PURPOSE - Neointimal hyperplasia is a leading cause of restenosis after vascular procedures. Recent findings showed that smooth muscle cell (SMC) migration from the media into the neointima is a critical step in the development of the hemodynamically compromising neointimal lesion. Moreover, integrins are believed to play a role in SMC motility. Therefore we studied the role of one ubiquitous integrin, alpha V beta 3, in SMC migration.
METHODS - Transwell assay was used to study in vitro migration of human and rabbit SMCs after stimulation with platelet-derived growth factor (PDGF). A neutralizing monoclonal antibody to alpha V beta 3, LM609, and a specific arginine-glycine-aspartic acid (RGD) antagonist, GpenGRGDSPCA, were used in the migration assay to inhibit alpha V beta 3-mediated SMC migration. In addition, GpenGRGDSPCA was administered locally to rabbit carotid artery after balloon angioplasty to determine the effect of blocking alpha V beta 3 on neointimal hyperplasia.
RESULTS - We showed that PDGF-induced human SMC migration is mediated by the alpha V beta 3 integrin by use of LM609 to inhibit migration and that SMC migration is RGD dependent by use of GpenGRGDSPCA to inhibit migration. We have also inhibited rabbit SMC migration with GpenGRGDSPCA to demonstrate the cross-species preservation of the RGD peptide sequence in SMC mortality. Finally, when we administered GpenGRGDSPCA locally to rabbit carotid artery after balloon angioplasty, there was a statistically significant reduction in neointimal lesion formation compared with arteries administered an inactive peptide or saline solution.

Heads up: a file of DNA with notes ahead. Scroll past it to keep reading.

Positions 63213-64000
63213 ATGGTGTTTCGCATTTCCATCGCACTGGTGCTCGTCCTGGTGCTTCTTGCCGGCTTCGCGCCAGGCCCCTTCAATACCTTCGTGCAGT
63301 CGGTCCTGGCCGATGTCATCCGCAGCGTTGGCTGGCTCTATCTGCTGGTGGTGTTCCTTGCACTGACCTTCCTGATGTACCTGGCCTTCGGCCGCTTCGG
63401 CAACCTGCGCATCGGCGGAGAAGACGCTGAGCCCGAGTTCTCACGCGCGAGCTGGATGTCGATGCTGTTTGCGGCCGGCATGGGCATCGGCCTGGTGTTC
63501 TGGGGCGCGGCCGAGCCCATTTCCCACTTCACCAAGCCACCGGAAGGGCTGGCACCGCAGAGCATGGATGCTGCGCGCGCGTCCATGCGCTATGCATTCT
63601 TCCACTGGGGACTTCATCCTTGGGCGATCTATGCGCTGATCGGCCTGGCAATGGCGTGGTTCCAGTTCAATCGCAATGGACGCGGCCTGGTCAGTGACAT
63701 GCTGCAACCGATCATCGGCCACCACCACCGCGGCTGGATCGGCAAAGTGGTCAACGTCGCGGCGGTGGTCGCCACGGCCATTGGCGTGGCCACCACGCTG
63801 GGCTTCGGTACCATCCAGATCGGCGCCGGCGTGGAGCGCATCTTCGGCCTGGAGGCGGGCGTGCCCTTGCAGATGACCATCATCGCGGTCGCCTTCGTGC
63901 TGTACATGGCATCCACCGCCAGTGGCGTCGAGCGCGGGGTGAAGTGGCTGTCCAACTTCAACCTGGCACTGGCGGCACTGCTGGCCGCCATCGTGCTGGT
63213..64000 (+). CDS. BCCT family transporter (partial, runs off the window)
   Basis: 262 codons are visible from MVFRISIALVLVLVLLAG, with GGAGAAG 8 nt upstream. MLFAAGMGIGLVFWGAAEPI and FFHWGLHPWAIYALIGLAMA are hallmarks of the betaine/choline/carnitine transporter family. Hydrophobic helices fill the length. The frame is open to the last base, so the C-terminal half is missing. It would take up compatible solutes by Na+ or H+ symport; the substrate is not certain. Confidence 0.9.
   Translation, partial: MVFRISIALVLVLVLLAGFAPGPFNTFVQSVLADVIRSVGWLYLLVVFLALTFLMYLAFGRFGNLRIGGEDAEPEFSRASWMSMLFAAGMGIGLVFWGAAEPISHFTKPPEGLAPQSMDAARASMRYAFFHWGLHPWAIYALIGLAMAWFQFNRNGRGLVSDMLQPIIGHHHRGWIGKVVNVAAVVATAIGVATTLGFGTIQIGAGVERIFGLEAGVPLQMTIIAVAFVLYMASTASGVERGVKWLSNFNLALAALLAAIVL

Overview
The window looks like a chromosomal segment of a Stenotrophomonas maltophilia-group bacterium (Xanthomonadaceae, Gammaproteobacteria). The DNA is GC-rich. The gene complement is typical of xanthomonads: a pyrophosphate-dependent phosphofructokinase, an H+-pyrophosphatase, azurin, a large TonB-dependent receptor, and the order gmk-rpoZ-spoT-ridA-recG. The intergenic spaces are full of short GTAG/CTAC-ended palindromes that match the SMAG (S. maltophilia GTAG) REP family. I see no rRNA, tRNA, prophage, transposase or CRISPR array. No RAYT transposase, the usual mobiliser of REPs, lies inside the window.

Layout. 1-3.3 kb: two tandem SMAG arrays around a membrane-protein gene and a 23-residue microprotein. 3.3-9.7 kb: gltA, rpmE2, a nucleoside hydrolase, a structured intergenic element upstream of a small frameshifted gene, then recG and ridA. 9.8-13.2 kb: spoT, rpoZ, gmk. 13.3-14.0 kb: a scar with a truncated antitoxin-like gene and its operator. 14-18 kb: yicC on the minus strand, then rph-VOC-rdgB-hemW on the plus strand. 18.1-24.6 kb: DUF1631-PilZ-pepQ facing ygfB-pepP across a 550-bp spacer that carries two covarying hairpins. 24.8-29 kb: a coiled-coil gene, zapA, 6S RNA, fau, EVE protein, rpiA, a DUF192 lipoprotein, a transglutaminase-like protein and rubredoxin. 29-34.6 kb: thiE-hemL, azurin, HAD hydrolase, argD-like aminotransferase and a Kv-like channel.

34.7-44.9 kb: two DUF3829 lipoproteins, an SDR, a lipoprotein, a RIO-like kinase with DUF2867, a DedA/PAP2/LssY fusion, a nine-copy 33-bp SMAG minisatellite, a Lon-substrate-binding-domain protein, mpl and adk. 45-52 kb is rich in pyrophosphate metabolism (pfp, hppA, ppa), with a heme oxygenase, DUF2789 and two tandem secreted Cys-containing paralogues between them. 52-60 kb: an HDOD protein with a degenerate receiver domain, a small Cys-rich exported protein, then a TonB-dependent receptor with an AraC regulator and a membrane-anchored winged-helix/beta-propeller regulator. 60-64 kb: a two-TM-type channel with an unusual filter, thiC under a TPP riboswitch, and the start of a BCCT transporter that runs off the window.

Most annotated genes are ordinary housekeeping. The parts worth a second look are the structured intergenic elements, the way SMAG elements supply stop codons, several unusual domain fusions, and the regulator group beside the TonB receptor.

CONCLUSIONS - We have demonstrated the important role of the alpha V beta 3 integrin in SMC migration in vitro and in neointimal hyperplasia in vivo.